Although I believe contact sparring is the best way to develop a fighting mindset, other practices are beneficial. For example, practicing skill based exercises and forms with the proper focus of the intent will go a long way toward training students to avoid either rage or denial when they actually do spar or fight. Also, use of the imagination during solo practice (visualization stuff, imagine the heavy bag is an enemy etc) also helps develop the fighting mindset. I think it is also important that the teacher remind the students on a regular basis of the dangers of real violence. It is important to have a healthy respect for what could happen to you, and it helps balance the fear/aggression ratio.
Although we start new students off with basic sparring drills and techniques their first week of class, we are careful not to let it get too intense too soon. First defensive skills are taught. As the student becomes proficient, the speed and force of the attacks are gradually increased. Besides defense against striking attacks, there is a heavy emphasis on defending and countering standing grappling attacks (the common ones, headlocks, bearhugs, grab and punch…) as these are the most likely attacks one will run into on the street. At the same time, basic escapes and reversals from the most common ground positions are also taught and practiced (head and arm position, top mount…). Just as with the striking, gradually the amount of resistance is increased. This type of training leads into free sparring in a relatively short period of time. Intermediate students also begin practicing ‘scenario’ types of free sparring, designed to hone specific skill sets. For example, one student wears gloves and is only allowed to strike while his opponent is only allowed to wrestle. Within the constraints of the drill, any appropriate technique is allowed. Advanced students spar with varying amounts of force, depending on the amount of protective gear worn, and most often it is in a free format; the fighters are allowed to punch, kick, knee, throw and strike and grapple on the ground until there is a submission.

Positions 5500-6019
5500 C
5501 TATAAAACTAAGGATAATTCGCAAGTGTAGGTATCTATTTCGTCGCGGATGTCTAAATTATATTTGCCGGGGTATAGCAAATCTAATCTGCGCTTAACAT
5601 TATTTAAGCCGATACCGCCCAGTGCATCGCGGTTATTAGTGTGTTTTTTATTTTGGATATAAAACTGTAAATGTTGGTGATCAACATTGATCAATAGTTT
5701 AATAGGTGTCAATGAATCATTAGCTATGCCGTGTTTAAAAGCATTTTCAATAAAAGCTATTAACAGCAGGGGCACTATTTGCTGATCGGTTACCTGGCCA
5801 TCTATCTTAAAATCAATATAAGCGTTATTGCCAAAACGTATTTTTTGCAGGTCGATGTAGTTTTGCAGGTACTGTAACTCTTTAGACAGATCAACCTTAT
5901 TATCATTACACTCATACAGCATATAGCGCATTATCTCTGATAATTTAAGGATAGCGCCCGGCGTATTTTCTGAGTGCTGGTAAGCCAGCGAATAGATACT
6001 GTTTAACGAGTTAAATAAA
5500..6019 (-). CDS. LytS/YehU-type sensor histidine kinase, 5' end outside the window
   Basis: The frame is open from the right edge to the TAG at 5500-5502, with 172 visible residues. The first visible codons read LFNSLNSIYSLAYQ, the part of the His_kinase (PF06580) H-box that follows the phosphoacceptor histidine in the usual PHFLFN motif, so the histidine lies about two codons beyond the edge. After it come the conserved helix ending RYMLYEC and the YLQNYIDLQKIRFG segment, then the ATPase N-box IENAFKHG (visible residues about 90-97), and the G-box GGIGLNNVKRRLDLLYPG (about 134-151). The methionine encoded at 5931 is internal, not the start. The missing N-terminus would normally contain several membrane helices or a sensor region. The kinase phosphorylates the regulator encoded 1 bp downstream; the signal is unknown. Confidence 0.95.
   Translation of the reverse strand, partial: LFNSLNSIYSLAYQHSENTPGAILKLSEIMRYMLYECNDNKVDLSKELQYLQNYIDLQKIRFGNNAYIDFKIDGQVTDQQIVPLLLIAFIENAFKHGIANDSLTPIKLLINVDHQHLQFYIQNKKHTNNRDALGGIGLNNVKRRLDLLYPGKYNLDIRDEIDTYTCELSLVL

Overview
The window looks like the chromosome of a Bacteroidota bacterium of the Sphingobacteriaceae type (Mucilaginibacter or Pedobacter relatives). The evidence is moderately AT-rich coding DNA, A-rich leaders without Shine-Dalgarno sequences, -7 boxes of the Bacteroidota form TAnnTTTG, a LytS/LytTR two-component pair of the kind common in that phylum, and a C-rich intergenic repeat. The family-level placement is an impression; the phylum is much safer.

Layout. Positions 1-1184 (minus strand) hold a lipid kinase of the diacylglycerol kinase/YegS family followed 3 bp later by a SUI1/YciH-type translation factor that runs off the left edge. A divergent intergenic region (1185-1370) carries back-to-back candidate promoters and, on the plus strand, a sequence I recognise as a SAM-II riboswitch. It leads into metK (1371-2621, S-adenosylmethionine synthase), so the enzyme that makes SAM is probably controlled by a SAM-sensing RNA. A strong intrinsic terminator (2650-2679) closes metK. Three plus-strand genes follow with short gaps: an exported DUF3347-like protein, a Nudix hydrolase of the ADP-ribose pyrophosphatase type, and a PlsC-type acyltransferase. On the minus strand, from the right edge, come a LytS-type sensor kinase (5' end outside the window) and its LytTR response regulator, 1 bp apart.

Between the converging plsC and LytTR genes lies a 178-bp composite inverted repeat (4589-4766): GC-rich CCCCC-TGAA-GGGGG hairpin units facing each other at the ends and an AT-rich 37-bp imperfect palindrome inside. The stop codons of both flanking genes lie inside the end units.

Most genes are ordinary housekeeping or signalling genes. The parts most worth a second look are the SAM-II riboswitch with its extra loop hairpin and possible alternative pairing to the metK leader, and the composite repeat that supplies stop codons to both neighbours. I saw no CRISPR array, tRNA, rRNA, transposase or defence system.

Fighting a Larger or Multiple Opponents
First off, the main fighting strategy of Xing Yi Quan (at least as I learned it) is not to “move right into the opponent.” The strategy of Xing Yi Quan is to obtain a superior angle, one at which you can apply your entire body force and at which the opponent cannot use the bulk of his mass or power. The confusion comes in, I think, because most of the techniques of Xing Yi advocate taking the smallest angle possible and then closing in. When you’re good at it, it often appears to be a straightforward attack.